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Pacific Northwest | July 18, 2004Pacific Northwest MagazineJuly 18, 2004seattletimes.com home
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CONTENTS
COVER STORY
PLANT LIFE
TASTE
NORTHWEST LIVING
NOW & THEN
PREVIOUS ISSUES OF PACIFIC NW


WRITTEN BY ROBIN FOGEL AVNI
PHOTOGRAPHED BY BENJAMIN BENSCHNEIDER

GOING WITH the flow
On the Sammamish shore, work and play glide in and out
 
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A key feature of the remodel was to create a year-round outdoor living space off the living room. French doors, open most of the year, lead out to the covered patio that is heated in cooler weather by a stone fireplace and heating units installed in the ceiling. The dock beyond is where Rowland Hanson e-mails business associates and greets neighbors.
TO UNDERSTAND Mary and Rowland Hanson is to realize that their innate spirit and sense of adventure have never veered very far from the teenage chances they took while riding the waves on the beaches of Southern California.

"We're definitely not risk-averse," notes Mary, an interior designer and co-owner of Liberty123, a home-furnishings store in Kirkland.

"I would say we've never been risk-adverse," laughs Rowland, an entrepreneur and former vice president of corporate communications for Microsoft. "We live a humorous life and do kind of crazy things, but it has all worked out."

The 32-year marriage began on the surfing beaches of Beach Boys fame. "She was body surfing, and I was board surfing," says Rowland, who whenever possible still sports beach thongs for his everyday footwear. "I decided to surf down closer to where she was, even though the waves weren't very good."
 
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Originally designed in a Post Modern style, the home was remodeled to bring in the traditional lines and features of the "shingle-style" house that Mary Hanson had wanted all along.
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Rowland and Mary Hanson greet the morning around the kitchen island in their Lake Sammamish home. Rowland, with laptop in tow, is able to work from anywhere in the house — and outside — via wireless Internet connectivity. "I am truly the definition of a virtual office," he says.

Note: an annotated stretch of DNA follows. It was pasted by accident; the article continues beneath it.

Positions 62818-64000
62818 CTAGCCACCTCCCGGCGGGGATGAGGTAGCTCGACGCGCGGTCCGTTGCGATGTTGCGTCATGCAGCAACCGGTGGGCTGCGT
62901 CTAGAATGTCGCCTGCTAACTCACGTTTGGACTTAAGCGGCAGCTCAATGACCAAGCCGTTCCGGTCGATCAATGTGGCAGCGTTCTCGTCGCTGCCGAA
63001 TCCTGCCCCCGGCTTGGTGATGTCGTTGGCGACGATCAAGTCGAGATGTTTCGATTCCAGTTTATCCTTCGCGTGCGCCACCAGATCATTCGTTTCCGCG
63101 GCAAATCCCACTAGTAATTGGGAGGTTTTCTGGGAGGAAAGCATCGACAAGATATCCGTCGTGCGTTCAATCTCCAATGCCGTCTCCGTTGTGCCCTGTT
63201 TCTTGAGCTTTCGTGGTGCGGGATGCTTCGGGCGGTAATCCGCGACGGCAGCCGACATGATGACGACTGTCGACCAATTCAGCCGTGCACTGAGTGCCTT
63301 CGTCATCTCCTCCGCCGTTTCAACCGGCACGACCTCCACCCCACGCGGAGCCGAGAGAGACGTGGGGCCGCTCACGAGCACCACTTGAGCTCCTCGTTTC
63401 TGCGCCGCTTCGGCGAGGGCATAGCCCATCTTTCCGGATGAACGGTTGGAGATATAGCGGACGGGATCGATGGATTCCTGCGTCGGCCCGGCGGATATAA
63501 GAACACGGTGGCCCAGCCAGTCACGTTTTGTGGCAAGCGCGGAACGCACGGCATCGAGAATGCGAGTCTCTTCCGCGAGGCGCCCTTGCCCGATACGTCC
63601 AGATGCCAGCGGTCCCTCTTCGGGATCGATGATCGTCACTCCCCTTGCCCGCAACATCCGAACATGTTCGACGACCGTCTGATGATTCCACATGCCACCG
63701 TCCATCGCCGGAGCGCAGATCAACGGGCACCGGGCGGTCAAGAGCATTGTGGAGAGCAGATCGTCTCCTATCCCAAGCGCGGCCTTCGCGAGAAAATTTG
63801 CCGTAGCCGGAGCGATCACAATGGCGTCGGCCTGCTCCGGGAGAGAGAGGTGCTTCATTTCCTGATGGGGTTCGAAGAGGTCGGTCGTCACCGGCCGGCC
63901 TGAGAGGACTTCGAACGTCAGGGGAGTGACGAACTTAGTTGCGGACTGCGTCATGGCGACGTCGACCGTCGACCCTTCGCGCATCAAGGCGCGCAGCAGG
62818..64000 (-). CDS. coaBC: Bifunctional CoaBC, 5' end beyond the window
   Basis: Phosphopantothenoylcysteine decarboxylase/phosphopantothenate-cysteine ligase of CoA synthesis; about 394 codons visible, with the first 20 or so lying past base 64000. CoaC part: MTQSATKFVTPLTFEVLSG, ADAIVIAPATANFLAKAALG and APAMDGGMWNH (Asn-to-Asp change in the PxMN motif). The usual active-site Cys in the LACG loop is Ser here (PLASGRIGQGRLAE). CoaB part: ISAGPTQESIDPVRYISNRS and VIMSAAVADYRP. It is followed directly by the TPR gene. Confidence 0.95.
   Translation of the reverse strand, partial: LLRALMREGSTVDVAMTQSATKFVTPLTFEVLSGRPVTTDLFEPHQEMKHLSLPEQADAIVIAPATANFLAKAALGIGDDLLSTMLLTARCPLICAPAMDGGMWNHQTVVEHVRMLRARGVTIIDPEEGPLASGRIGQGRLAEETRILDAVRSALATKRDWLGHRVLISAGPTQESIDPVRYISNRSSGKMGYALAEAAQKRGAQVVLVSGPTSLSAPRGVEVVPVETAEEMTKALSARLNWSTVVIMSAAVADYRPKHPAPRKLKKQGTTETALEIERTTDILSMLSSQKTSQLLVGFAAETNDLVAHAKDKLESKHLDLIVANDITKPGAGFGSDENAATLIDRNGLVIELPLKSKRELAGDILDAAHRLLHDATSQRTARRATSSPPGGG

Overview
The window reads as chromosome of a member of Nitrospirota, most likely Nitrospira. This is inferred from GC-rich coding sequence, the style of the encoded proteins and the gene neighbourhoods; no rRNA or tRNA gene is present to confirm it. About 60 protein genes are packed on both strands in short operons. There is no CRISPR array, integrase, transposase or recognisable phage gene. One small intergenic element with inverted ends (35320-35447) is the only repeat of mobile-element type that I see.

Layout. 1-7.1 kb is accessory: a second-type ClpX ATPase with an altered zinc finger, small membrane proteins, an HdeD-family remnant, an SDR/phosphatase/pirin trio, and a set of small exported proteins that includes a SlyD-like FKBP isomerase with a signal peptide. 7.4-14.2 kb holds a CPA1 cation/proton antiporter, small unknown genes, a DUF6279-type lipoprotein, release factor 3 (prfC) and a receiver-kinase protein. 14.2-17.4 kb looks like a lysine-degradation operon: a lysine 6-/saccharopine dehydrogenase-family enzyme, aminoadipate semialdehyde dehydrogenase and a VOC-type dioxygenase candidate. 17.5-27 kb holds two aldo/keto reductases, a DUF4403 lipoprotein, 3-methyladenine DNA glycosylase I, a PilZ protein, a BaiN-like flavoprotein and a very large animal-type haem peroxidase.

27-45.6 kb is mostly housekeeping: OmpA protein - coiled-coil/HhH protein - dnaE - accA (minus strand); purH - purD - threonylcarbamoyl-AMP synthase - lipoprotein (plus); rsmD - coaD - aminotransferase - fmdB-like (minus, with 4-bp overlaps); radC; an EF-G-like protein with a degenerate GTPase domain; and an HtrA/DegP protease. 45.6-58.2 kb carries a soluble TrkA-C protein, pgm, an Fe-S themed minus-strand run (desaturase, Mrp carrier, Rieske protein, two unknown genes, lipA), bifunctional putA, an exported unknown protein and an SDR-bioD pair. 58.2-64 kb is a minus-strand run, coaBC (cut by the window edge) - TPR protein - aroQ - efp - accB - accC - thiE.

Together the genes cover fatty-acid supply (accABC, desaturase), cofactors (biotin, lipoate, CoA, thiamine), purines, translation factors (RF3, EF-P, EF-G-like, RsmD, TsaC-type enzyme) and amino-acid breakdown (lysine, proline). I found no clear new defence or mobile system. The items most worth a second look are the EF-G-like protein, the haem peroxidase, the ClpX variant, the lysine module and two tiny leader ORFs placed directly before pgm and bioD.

A bad day of surfing resulted in a good day of flirting. The teenagers soon married and moved into a tiny apartment in Redondo Beach, two blocks from a "really great surf spot." They both worked while Rowland attended college. Mary began to fix up their first home with affordable furniture, infusing the small space with her emerging creative verve. "We had these crates all over our apartment," remembers Rowland.

Through the next few years, the couple crisscrossed the country for graduate school and various career opportunities from Philadelphia to Lake Minnetonka in Minneapolis, then back to Redondo Beach. Each time, they chose to buy a home in a good neighborhood but in need of some serious renovation. Then Mary would work her magic. "Mary has the unique ability to see the true potential of any given project," admires Rowland. "She can walk in and say, this property calls for this, this house calls for that. She's done it in every home we've been in."

"I always have to tweak them and make them my own," she acknowledges.

And, in the case of their current, 4,700-square-foot Lake Sammamish house, she tweaked it twice.

They had moved to the Northwest in 1982 when Rowland was recruited to work for Microsoft to establish the branding strategy for a new operating system called Windows. Mary continued to follow her passion, and decided to study interior design at Bellevue Community College.
 
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From the generously sized tub, you can either enjoy the solitude soaking in the chandelier-lit master bath or choose to watch television. The mirror over the tub has a hidden TV that is only visible when on.